5. The last step is to dry the wheels with any type of towel, but we recommend that you use a microfiber towel for a more satisfactory result. If brake dust is still present on your car’s wheels, then repeat step number two until these debris are gone.

Rinsing a wheel using pressurized water

Use pressurized water for better results

Tips in dealing with brake dust

Tip #1: Install ceramic brake pads

Ceramic brake pads tend to produce less brake dust as compared to metallic brake pads. This type of brake pad also provides high-performance braking power and lasts for a very long time. However, due to the beneficial features a ceramic brake pad offers, it is the most expensive as compared to widely used brake pads such as metallic and organic. Ceramic brake pads almost offer the same eco-friendly efficiencies as organic brake pads.

Tip #2: Apply car brake dust repellent

Applying brake dust repellent to your wheels will provide a layer of protection on your wheels which prevents brake dust from sticking to the surfaces. You can apply this every two to three months, depending on how much time you spend on the road. Of note, only apply a brake dust repellent on your wheels after removing the brake dust for a cleaner look.

Tip #3: Replace brake pads when due

The longer your brake pads are due, the more they will produce brake dust. As such, replace them at every recommended interval. On average, brake pads last for around 45,000 km to 80,000 km, or around two to three years. The lifespan can increase or decrease depending on how you use your brakes. Replacement them whenever they show signs of failure to prevent brake dust from forming and to be safer on the go.

Washing a car

You might as well wash your car while you're at it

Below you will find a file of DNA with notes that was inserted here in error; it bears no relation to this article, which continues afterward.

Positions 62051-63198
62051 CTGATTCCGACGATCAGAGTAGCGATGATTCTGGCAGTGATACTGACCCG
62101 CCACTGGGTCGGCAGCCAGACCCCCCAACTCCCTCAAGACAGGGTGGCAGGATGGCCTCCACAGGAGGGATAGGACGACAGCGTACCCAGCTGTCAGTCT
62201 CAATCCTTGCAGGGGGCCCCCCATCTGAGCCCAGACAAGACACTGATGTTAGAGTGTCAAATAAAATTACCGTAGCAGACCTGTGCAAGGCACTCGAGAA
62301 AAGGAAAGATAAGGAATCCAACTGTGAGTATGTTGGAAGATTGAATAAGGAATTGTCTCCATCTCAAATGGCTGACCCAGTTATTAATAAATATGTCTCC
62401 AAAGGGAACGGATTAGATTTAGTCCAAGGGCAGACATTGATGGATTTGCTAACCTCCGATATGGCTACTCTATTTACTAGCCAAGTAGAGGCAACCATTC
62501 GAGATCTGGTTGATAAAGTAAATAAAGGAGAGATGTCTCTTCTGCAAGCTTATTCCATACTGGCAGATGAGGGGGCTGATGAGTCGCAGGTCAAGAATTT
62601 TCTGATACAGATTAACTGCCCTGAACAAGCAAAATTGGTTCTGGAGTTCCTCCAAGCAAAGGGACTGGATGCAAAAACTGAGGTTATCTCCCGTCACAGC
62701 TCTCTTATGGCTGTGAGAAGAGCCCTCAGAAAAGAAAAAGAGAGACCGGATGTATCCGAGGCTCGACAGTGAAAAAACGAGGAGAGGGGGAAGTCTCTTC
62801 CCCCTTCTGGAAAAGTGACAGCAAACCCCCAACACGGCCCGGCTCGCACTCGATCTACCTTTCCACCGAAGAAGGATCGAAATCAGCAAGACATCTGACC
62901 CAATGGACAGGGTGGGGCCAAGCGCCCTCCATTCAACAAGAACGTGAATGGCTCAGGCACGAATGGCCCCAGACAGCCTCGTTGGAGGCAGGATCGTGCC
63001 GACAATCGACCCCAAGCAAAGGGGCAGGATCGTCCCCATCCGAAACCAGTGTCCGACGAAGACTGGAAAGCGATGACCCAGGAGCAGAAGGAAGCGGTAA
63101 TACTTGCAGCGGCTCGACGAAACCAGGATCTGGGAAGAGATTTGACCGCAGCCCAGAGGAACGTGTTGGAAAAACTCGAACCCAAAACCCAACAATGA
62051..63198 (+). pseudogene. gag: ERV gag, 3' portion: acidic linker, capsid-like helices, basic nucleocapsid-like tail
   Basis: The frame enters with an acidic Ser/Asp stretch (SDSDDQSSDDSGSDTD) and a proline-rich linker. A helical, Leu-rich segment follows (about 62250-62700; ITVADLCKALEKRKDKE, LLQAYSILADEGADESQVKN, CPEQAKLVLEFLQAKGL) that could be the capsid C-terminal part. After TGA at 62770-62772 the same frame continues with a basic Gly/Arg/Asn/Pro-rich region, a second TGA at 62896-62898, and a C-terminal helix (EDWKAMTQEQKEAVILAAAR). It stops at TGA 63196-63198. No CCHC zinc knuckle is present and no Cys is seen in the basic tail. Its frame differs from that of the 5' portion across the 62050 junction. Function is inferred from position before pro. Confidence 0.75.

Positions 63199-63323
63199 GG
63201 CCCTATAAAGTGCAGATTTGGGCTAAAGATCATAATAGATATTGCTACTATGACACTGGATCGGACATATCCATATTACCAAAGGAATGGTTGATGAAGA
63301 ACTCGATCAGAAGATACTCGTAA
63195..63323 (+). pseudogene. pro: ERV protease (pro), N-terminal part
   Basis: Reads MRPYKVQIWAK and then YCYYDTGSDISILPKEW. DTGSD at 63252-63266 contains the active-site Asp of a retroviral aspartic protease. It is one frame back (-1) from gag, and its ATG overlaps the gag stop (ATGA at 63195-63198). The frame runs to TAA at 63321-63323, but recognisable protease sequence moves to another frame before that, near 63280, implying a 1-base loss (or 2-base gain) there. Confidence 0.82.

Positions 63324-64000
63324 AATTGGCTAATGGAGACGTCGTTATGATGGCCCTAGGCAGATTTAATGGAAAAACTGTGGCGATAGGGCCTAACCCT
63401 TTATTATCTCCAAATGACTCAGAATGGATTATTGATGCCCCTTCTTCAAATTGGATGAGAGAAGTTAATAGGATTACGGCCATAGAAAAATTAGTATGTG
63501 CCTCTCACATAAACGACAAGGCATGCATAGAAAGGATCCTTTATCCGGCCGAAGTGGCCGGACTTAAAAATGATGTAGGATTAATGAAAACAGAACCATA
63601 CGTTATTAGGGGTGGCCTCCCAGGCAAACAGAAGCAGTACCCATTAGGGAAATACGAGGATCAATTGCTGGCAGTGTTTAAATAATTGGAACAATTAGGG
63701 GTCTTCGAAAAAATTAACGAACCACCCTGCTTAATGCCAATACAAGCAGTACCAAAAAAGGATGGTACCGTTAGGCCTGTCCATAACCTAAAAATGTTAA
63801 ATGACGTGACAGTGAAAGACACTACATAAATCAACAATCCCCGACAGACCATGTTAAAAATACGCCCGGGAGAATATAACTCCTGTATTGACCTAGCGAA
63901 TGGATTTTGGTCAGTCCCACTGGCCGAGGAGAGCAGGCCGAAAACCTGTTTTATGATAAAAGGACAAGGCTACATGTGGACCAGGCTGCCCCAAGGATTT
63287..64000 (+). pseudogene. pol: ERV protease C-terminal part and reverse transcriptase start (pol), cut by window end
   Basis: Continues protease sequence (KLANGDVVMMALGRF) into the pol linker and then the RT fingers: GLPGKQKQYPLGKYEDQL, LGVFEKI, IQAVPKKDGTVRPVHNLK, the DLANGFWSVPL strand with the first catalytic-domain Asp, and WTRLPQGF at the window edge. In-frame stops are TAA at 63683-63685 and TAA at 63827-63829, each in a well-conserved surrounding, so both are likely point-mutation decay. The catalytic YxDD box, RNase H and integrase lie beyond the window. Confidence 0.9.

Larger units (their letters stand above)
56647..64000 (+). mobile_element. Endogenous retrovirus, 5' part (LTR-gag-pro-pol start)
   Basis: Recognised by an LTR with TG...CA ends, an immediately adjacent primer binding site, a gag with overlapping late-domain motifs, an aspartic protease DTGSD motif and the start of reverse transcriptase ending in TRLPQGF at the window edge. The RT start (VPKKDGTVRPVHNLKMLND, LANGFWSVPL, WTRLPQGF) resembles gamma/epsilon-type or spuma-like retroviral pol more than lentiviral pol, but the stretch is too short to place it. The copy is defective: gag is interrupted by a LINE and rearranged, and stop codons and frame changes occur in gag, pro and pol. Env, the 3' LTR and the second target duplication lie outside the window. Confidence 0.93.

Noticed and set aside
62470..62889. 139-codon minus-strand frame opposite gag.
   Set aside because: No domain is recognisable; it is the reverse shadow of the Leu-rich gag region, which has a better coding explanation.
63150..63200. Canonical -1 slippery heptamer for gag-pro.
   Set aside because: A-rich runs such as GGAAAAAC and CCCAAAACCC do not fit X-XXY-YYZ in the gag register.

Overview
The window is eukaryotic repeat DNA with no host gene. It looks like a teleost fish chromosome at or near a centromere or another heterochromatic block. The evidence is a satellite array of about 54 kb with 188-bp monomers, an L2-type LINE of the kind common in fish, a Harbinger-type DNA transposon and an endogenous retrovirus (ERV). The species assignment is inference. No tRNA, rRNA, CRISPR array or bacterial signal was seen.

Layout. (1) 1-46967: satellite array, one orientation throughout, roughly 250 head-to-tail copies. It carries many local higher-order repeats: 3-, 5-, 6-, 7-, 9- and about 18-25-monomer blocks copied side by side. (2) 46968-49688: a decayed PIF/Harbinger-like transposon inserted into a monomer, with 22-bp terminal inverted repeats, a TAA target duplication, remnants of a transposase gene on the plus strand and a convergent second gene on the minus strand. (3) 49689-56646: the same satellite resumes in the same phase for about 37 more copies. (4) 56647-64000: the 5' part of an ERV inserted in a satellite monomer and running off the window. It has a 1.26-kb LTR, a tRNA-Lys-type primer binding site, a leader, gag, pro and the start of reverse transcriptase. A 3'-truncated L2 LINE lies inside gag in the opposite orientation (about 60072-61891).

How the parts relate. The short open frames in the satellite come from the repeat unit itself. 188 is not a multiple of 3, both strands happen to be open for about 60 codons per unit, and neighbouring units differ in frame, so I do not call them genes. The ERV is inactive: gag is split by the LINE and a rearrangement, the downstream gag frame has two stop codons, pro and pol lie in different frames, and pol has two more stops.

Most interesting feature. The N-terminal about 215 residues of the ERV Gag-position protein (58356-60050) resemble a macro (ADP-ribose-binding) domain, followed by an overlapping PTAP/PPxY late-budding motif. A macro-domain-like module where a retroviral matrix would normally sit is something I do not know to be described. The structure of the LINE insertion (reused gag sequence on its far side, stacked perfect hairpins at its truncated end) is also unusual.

FAQs about brake dust

Q: Where do brake dust come from?

Since brake pads are composed of metals, they tend to produce brake dust due to friction and its high-temperature operation.

Q: How long do brake pads last?

You can expect that your brake pads will last for around 50,000 km. If you live near roads with steep slopes, then you are more likely to replace your brake pads more frequently.

Q: Are brake dust dangerous?

Yes, brake dust is composed of metal debris such as iron and steel which can be harmful if fed to your lungs.

Q: What are the different types of brake pads?

Three common types of brake pads are available in the aftermarket, namely ceramic brake pads, metallic brake pads, and organic brake pads.

Q: How much is a brake pad in the Philippines?

You can get a brake pad in the Philippines for around Php 1,000 each. If you decide to replace your brake pads, then it is recommended that you replace all four on your car to achieve better braking performance.

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Rex Sanchez

Rex Sanchez


Rex Sanchez grew up in Saudi Arabia where he saw and got into the automotive scene. He started his career for an aviation company in the said region, writing about turbines and rotors which are later distributed for educational purposes. And now, he joined Philkotse.com as a staff writer. Currently, he is the youngest on the team and is more than ready to grow in the field.

Facebook: https://www.facebook.com/rexsanchez09